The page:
It was his submission that at no point Kenya perceived the MOU to have provided a solution of negotiating the maritime dispute until after Somalia moved to the ICJ to battle the dispute legally.
“Kenya knows this evidence puts them in a difficult if not desperate situation in their attempt to invoke the MOU to escape the court’s jurisdiction. Desperate circumstance often breeds desperate measures or at least desperate arguments and that is the likely explanation for the argument elaborated for the first time yesterday.”
Kenya was further accused of insincerity in its arguments, when the lawyers told the court that it boycotted a final meeting scheduled to find a solution to two previous meetings.
“Kenya then failed to attend a subsequent meeting – a meeting it insisted on having as the last and final resort and did so without prior notice or later explanation. We only learnt of its purported security concerns when it filed its preliminary objections in October 2015,” al-Sharmani explained.
The agent also disputed Amb Rose Makena’s claim that there were no serious meetings held to discuss the maritime dispute.
“I personally participated in those negations. They were not just technical level meetings as you heard yesterday. The talks were hard and sometimes heated. The positions taken by the parties were far and irreconcilable.”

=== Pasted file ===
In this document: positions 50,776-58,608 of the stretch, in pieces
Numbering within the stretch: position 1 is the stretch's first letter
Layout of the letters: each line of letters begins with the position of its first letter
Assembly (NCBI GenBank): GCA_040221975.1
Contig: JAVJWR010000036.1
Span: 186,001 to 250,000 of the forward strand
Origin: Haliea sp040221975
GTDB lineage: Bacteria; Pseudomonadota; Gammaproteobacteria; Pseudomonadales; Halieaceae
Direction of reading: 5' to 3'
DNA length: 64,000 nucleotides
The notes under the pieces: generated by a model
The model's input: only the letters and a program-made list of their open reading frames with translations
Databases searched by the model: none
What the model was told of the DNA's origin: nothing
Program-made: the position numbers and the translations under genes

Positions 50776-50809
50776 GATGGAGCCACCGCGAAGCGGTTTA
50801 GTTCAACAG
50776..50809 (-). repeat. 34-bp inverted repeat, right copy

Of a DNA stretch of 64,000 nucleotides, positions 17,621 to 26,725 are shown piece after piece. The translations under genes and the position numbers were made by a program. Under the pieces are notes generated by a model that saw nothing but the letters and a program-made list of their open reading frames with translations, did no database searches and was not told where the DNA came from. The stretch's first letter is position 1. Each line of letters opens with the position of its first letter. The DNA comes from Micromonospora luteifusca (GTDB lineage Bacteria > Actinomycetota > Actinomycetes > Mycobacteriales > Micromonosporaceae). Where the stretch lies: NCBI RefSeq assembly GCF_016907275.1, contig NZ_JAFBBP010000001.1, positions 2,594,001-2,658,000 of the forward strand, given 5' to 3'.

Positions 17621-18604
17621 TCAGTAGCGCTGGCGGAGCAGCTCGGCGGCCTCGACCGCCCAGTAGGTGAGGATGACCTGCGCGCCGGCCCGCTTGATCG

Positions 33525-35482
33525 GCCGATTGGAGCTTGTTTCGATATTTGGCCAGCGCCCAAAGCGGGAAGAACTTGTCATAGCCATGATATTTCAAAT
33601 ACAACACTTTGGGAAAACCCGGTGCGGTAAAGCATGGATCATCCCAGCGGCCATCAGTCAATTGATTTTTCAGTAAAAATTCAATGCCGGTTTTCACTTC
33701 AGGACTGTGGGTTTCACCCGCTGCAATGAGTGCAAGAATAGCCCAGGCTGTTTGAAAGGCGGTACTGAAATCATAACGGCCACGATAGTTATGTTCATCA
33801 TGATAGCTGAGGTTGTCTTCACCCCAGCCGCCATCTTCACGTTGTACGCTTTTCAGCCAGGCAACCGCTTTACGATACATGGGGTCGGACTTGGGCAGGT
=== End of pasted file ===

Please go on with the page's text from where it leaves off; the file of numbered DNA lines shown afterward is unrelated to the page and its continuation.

The court heard that Somalia had a legitimate and functioning government, a constitution and had the capacity to manage its natural resources including its nautical resources.
“Our ability to explore those natural resources has been seriously hindered by the lack of defined maritime boundary with Kenya. We seek nothing more or nothing less than to have our maritime dispute with our Kenyan brothers and sisters resolved finally and definitively in an equitable manner in accordance with requirements of the international law,” the agent stated.
Without the court determining the matter, the agent said there was no any possibility of Kenya and Somalia to settle the dispute through negotiations.
She told the court that Kenya’s conduct was wanting and Somalia in fact could not trust Kenya over fears that it could use its sturdy political muscle to disadvantage the young democracy and after all it had betrayed its trust after it changed the agreement of the MOU.
“The issues that are at the heart of this case unite all Somalis. Whatever other differences may divide us, it is no exaggeration to say that the eyes of the entire Somali Nation are upon us today. And they will remain upon us until this court renders its ultimate decision,” al- Sharmani submitted.
Somalia moved to the ICJ to seek a definition of a boundary stipulated by the United Nations Convention on the Law of the Sea as well as other international sea laws.
The bone of contention is about 100,000 square kilometers offshore territory in the Indian Ocean where Somalia and Kenya border each other.
Kenya insists that its boundary lies parallel to the line of latitude giving it the larger share of the maritime region whereas Somalia is seeking for the extension of the boundary to the southeast – the reason why it moved to the ICJ in 2014.